The Knowledge Gap

A Sweet Case Study

The Knowledge Gap

We talk a lot about this idea of a “knowledge gap” and how our industry is one that can provide so many resources beyond the product to help fill this gap. The industry has continued its opportunity to educate the buying market about everything from product use to public safety. This is the value-add of our industry and something that should not go overlooked.

The adjustments for everything in our world continue to be necessary and effective. This comes in all forms from how we interact with one another, to the way consumers purchase goods, and even the way businesses market themselves. In the early days of the pandemic, businesses needed to demonstrate that they were functioning and what working adjustments were made for the safety and progress of their operations. This necessity only continues to propagate. As major holidays with significant purchasing power attached approach, there is a balance needing to be struck between an acknowledgment of world affairs including public safety, and business opportunity.

Businesses attached significantly to major holidays such as candy maker Hershey are working with public health experts in hopes of educating retailers about safety procedures. The candy industry’s annual growth is a factor of how they perform over the next few months. According to market research firm IRI, the industry witnessed a significant drop in sales but has since made a comeback. The industry could also make up its second-quarter loss with a strong fourth quarter.

But the candy industry, much like that of our own, is reliant on a secondary market. In this example, that market is consumer retail. Much is attached to that consumer market especially with regard to safety standards. The challenge for candy makers is to properly educate those in the retail space in hopes of selling more product but doing so with a thoughtful approach to consumer protection. This is an uncalculated step for the industry and one that they did not anticipate being so necessary. Still, it is an adaptation and, moreover, it is an adaptation that can be lucrative.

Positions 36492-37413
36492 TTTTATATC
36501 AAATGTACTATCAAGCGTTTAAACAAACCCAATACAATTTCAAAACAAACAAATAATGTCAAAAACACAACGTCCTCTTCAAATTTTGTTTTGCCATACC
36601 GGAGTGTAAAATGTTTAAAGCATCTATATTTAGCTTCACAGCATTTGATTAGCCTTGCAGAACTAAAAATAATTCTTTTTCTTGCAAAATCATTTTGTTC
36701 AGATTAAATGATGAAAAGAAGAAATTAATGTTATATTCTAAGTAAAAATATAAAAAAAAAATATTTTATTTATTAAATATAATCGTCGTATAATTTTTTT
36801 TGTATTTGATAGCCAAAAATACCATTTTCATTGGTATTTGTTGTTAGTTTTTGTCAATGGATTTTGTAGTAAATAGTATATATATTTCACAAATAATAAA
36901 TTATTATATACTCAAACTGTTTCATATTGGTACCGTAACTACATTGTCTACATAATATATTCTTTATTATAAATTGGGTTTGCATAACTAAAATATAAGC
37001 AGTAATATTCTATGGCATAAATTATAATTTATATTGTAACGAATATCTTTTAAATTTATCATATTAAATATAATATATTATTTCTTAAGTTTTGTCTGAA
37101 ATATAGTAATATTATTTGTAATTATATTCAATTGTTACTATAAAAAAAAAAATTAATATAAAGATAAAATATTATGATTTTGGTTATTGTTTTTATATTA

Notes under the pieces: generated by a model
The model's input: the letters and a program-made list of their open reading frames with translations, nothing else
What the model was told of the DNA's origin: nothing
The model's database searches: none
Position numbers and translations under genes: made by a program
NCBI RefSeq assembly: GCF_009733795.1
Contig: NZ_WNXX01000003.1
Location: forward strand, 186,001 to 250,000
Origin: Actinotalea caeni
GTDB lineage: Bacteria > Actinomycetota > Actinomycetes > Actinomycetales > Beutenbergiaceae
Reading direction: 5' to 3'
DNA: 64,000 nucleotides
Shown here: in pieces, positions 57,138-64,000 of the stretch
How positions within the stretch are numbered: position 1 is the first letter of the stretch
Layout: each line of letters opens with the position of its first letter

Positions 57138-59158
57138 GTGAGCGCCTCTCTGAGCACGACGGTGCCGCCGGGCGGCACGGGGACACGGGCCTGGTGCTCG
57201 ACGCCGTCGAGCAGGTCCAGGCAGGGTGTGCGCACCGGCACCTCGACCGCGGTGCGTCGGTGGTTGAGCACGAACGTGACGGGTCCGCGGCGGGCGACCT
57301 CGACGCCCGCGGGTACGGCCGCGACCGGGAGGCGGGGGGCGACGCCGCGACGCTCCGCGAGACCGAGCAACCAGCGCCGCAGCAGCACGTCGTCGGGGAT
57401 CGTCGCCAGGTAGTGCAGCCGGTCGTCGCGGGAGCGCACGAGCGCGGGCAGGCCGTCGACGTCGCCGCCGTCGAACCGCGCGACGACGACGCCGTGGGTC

Hershey, and other candy makers, are not in the consumer health business especially when it comes to understanding the safety factors of a global pandemic. But they, like many others, have taken the challenge to educate themselves in hopes of being able to educate their clients. There is a risk associated with this adjustment in that while there is hope that filling the knowledge gap will increase sales, it has yet to be seen.

What is acknowledged is the dedication to service beyond the standard. Candy retailers do not expect companies like Hershey to assist them with safety advice. But what is good for one can be good for another. Hershey not only acknowledges their own loss; they understand the losses are carried through to all the associated retailers. The more the retailers can learn, the better off they will be in their approach to selling during their most critically important time of the year.

We too have this opportunity. Our industry’s ability to consult is one that cannot go understated. But to do so, we have to understand that this approach is a gamble. It does not necessarily result in an immediate return. But showing we are up to the task is vitally important in maintaining a competitive advantage. We have the knowledge and the resources to obtain knowledge. Now the challenge is to use it wisely.

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